It took weeks of legal sparring to bring Lord Janner to court – but his first appearance lasted just 59 seconds.
The peer’s personal attendance at Westminster Magistrates, to answer 22 charges of historic child abuse, came after a protracted fight by his lawyers to keep him out of court. As he entered the courtroom, the 87-year-old, who is diagnosed with severe dementia, appeared to chuckle and said: “Oooh, this is wonderful.”
Dressed in a bottle green cardigan, blue polo-shirt and navy trousers, and using a walking aid, he confirmed his name to Deputy District Judge Emma Arbuthnot. Asked if he was Lord Janner, he replied: “Yes.”
The peer, who appeared frail but calm and physically well, was then told he could leave. The former Labour MP for Leicester – who was escorted by his elder daughter Marion and a carer – spent less than a minute in court in total. Lord Janner, whose wife died of cancer, has two daughters and a son.
His daughter sat beside him when he replied to the judge’s question and then escorted him out of the building, saying: “We’re going to go home and have an ice cream.”
Lord Janner arrived and left court in a silver Toyota through a secure rear entrance. As he arrived he wore a National Trust baseball cap. He was not required to sit in the dock and arrived and left by a door used by court participants who are judged to be vulnerable. His route avoided sections of the building used by the public.
He was released on unconditional bail, with the next hearing to be held at Southwark Crown Court next month. After his departure his home address and details of the 22 charges of indecent assault and buggery against boys under the age of 16 were read out in court. The assaults are alleged to have taken place at times between 1963 and 1988.
Lord Janner was not required to enter a plea to any of the charges. His family maintain he is “entirely innocent”. A Crown Court judge will decide later if he is fit to enter pleas and stand trial, although it is medically uncontested that he is suffering from severe dementia.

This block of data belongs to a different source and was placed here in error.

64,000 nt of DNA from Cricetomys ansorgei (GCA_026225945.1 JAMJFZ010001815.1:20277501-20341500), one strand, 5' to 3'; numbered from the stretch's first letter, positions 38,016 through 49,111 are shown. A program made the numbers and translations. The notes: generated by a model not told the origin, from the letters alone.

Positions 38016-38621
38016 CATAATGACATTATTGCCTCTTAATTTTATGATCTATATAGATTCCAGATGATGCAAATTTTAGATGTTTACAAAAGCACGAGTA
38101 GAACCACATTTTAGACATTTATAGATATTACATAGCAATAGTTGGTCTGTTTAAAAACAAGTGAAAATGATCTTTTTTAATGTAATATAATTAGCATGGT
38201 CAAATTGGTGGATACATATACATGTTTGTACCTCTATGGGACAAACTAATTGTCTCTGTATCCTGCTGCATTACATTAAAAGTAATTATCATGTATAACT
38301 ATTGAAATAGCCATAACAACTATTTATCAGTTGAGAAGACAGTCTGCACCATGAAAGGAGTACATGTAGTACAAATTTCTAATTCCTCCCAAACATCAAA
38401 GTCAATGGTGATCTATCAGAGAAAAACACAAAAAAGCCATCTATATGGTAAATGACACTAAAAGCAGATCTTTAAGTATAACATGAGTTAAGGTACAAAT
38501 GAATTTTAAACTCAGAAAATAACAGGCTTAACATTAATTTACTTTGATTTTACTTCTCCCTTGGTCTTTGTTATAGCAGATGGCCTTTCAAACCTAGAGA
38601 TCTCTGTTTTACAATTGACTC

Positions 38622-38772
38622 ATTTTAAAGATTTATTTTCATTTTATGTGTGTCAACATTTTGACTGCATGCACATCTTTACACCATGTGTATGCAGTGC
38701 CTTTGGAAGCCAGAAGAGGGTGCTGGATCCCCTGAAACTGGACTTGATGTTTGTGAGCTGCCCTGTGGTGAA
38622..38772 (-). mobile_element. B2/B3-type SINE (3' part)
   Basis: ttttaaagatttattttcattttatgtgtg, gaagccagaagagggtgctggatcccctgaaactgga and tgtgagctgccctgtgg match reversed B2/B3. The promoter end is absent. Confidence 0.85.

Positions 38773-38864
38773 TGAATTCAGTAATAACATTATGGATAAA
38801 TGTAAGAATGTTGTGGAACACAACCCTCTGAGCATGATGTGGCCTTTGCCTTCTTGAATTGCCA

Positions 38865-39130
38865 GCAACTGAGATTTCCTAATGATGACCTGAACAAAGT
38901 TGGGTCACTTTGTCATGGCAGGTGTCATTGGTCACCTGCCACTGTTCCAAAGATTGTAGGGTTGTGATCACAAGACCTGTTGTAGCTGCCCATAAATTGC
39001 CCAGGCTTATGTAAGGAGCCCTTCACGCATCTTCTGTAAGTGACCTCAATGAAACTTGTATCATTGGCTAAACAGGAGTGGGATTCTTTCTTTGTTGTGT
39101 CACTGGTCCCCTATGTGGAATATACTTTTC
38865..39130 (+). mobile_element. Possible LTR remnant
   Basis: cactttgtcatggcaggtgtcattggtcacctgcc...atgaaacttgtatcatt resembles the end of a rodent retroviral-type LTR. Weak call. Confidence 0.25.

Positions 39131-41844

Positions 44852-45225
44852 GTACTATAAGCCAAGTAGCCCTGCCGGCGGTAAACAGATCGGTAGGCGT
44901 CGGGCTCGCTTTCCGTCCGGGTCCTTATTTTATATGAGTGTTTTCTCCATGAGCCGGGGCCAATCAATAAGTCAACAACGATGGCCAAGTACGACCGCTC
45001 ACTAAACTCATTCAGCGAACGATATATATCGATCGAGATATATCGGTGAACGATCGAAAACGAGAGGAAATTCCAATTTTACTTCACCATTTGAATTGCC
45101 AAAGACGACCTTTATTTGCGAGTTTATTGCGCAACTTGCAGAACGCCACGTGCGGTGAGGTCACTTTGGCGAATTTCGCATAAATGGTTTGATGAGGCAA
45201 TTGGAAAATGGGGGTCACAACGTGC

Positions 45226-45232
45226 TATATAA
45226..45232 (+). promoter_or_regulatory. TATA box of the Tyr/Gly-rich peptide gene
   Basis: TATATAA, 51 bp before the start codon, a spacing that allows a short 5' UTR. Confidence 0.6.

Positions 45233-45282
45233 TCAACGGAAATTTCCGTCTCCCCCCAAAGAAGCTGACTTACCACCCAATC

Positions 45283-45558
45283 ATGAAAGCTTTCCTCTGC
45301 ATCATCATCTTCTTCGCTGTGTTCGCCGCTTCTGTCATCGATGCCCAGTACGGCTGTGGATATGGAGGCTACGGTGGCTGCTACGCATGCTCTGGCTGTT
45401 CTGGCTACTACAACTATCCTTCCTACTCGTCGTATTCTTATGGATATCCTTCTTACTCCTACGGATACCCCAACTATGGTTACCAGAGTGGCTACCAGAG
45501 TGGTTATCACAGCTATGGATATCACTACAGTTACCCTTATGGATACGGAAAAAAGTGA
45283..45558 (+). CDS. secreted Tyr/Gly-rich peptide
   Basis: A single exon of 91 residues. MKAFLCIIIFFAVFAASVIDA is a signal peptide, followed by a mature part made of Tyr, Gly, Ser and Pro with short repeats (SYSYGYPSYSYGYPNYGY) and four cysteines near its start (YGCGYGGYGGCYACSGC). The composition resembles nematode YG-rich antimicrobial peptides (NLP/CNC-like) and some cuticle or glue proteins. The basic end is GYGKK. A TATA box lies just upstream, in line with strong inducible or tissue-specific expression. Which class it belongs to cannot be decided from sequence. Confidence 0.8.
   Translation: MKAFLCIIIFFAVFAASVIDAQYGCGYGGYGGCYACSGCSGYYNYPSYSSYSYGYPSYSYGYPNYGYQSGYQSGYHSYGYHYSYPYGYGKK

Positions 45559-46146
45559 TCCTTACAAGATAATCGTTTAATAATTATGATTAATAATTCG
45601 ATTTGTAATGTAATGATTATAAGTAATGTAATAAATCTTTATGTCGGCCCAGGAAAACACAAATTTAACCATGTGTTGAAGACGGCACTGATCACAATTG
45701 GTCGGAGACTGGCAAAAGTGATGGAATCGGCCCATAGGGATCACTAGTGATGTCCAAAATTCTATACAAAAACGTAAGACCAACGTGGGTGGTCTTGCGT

The court may conduct a “trial of the facts”, where a jury would hear evidence from alleged victims and decide if Lord Janner committed the physical acts of abuse, although there would be no finding of guilt or innocence, or the possibility of a conviction.
The legal case comes after the Crown Prosecution Service (CPS) was required to take action after first insisting he would not be charged because of his illness.
Lord Janner was forced to physically attend after two senior High Court judges ruled that an appearance was essential because of “the obvious and strong public interest in ensuring those summoned to court attend when required”.
Earlier Judge Arbuthnot said she would immediately “abort” the hearing if it became too much for him.
Paul Ozin, for Lord Janner, previously argued that his client should be allowed to appear via video link from his north London home.
Louise Oakley, for the CPS, said a video link was not an option as he was not in custody and had not been charged. The law required him to appear in person at a Magistrates’ Court before the case could be sent to the Crown Court.
His legal team had insisted he was too ill to attend.
As the defence tried to propose alternative ways for Lord Janner to appear, the judge expressed impatience with what she described as “delaying tactics”, warning that Lord Janner faced arrest.
“Even if I have to have him arrested I am going to resolve this matter today. I’m warning you that as time progresses I’m going to turn to the prosecution and say, ‘Let’s get a warrant to have him arrested. Let’s not waste time’,” she said.
She added that Lord Janner’s appearance “must be done in a humane way. I feel very strongly of that”.Reuse content